From: Mitchell Porter (firstname.lastname@example.org)
Date: Mon May 05 2003 - 06:40:41 MDT
Lee Corbin said:
>Also, I too think that Einstein would have felt relieved
>if he'd lived to hear Everett's explanation. The whole
>issue for him was determinism, I believe, and the famous
>dice remark refers to the universe taking just one of the
>possible random branches. MWI is, of course, completely
I think MWI is rather contrived, but you need to know a few
technicalities to appreciate why. Naively, it might sound
1) Quantum mechanics says that some things happen completely
at random: one out of a set of possibilities occurs, for no
2) The many-worlds interpretation says that every possibility
is realized: whenever such a choice-point is reached, the
universe 'splits', with one offspring for each possibility.
This is MWI according to DeWitt, and it has some problems
which are widely recognized:
a) Complementary observables. A quantum particle can't have
definite position and definite momentum at the same time.
When the split occurs, does the particle start out in each
branch with a definite position, or with a definite momentum,
or in some other state?
b) Relativity. Is the whole universe copied at each split?
If so, what reference frame are we using? Alternatively,
one could suppose that the split propagates outwards at
lightspeed, with the parent universe dynamically cleaving
in superspace, but no-one has expressed this mathematically.
c) Interference effects. Quantum effects such as the
interference fringes which show up in the double-slit
experiment require *recombination* of separated wavepackets
(in that example, the recombination of wavepackets that
have passed through the separate slits). If the universe
splits before recombination is to occur, recombination would
seem to be impossible, because the two wavepackets are now
in separate universes. So either universes can recombine,
or splits don't occur between measurements, both of which
pose further problems.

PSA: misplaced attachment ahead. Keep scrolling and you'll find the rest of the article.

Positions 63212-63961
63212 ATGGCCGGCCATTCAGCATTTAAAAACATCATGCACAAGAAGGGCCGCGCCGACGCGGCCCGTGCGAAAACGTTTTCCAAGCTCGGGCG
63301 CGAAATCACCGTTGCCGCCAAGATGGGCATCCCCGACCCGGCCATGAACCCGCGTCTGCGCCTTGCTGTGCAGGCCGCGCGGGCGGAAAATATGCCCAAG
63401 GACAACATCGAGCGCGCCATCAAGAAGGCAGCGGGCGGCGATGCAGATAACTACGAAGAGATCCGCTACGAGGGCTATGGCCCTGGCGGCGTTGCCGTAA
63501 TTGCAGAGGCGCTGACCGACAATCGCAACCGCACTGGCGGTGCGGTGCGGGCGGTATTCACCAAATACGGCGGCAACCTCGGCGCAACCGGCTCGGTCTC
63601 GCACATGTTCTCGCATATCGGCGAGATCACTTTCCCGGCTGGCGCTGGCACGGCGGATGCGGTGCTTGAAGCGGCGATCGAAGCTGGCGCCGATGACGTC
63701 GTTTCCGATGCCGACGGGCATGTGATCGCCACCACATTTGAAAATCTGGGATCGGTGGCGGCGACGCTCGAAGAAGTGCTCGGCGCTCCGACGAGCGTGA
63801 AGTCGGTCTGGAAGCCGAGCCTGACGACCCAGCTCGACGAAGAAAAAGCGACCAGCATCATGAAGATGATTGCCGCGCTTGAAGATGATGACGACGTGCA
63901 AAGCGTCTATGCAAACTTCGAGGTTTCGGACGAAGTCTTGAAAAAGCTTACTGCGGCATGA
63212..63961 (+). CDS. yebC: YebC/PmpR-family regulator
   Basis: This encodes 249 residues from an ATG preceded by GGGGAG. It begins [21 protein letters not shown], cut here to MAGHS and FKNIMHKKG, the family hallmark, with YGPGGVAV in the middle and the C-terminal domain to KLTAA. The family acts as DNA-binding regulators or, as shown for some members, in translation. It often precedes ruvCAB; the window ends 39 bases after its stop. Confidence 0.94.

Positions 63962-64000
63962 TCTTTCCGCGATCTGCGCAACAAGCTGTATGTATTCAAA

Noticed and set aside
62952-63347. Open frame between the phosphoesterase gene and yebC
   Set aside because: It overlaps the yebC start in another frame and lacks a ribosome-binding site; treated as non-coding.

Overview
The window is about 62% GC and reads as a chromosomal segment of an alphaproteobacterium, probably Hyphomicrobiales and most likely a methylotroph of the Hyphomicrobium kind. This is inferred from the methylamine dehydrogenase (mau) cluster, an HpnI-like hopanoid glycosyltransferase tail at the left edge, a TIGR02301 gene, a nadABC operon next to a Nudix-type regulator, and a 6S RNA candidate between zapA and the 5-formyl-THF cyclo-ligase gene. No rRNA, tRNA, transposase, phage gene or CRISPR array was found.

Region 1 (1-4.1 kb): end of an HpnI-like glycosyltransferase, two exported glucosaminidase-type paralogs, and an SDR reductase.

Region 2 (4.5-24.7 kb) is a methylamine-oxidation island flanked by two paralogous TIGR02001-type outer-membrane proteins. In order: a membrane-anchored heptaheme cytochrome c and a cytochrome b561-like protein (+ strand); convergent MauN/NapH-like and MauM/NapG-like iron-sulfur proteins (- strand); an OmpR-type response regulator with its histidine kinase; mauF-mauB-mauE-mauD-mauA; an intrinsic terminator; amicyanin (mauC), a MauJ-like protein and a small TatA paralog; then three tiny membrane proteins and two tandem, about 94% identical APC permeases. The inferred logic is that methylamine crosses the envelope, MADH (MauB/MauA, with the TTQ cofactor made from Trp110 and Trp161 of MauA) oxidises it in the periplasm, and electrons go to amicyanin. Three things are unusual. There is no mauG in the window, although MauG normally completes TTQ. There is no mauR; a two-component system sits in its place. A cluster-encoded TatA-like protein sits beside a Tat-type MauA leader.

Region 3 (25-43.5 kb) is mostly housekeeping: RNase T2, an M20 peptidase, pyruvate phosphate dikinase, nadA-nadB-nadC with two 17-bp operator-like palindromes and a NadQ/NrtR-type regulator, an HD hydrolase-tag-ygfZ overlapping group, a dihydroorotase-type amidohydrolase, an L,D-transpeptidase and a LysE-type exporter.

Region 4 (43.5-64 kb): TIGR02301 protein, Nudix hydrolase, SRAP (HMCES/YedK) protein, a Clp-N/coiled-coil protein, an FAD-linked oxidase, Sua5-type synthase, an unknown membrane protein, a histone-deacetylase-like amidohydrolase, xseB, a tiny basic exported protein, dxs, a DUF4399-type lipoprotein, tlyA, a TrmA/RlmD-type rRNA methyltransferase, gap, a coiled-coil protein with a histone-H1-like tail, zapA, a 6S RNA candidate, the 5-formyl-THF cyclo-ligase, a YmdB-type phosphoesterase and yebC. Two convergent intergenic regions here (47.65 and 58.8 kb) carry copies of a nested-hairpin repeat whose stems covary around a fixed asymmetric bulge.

All this is well-known amongst MWI advocates, and so most
of them prefer MWI according to Everett, which is a more
subtle approach. Instead of splitting universes, Everett
talks about "relative states" of subsystems of the universe.
Formally, this involves taking the total wavefunction of
the universe, and expressing it as a superposition of
"product states" of parts of the universe:
z1|a1>|b1>|c1>... + z2|a2>|b2>|c2>... + ...
(Just to explain: a,b,c,... are physical systems.
|a1>,|a2>,... are distinct quantum states of system a.
|a1>|b1> means 'a is in state a1, b is in state b1', etc.
z1,z2,... are complex numbers, coefficients in the overall
The basic task of the MWI is to connect the particular
universe we see with the ensemble of universes implicit
in the supreme wavefunction. Everett does it through this
algebraic decomposition: you-in-this-world are one of
those physical systems, in one of those distinct quantum
states appearing in the sum above.
But here's the very first problem: there's more than
one way of decomposing a wavefunction. One instance of
this is illustrated by problem (a) for DeWitt's version
of MWI, mentioned above. In the quantum mechanics of a
single particle, exact position states are represented
by "delta functions", formal functions which are infinitely
peaked at a single coordinate and which are zero everywhere
else; and exact momentum states are represented by "plane
waves", the sort of functions which show up in Fourier
analysis on multidimensional spaces. A generic wavefunction
can be decomposed into a sum over delta functions, *or*
a sum over plane waves (or indeed, a sum over many many
other possible sets of functions). Which "basis set" is
the real one?
The same consideration applies to finite-dimensional
quantum states, such as the state of a qubit. Qubits are
normally thought of as existing in a superposition of
|0> states and |1> states, but they can equally well be
thought of as being in a superposition of |0>+|1> states
and |0>-|1> states.
In the many-worlds FAQ, which is the most popular
exposition of MWI available online, a particular basis
is singled out for attention, but it's also explicitly
stated that this basis is preferred only for purposes
of calculation, it's not ontologically special in any way.
There's a further step in the MWI according to Everett:
the construction of a probability measure. Again, I think
this involves the postulation of extra structure, rather
than being implicit in the wavefunction. I'm in the middle
of discussing these issues with the author of the FAQ,
and we haven't got to this step yet, so I won't say more.
But I just wanted to point out *why* the MWI is not as
natural as it might sound.
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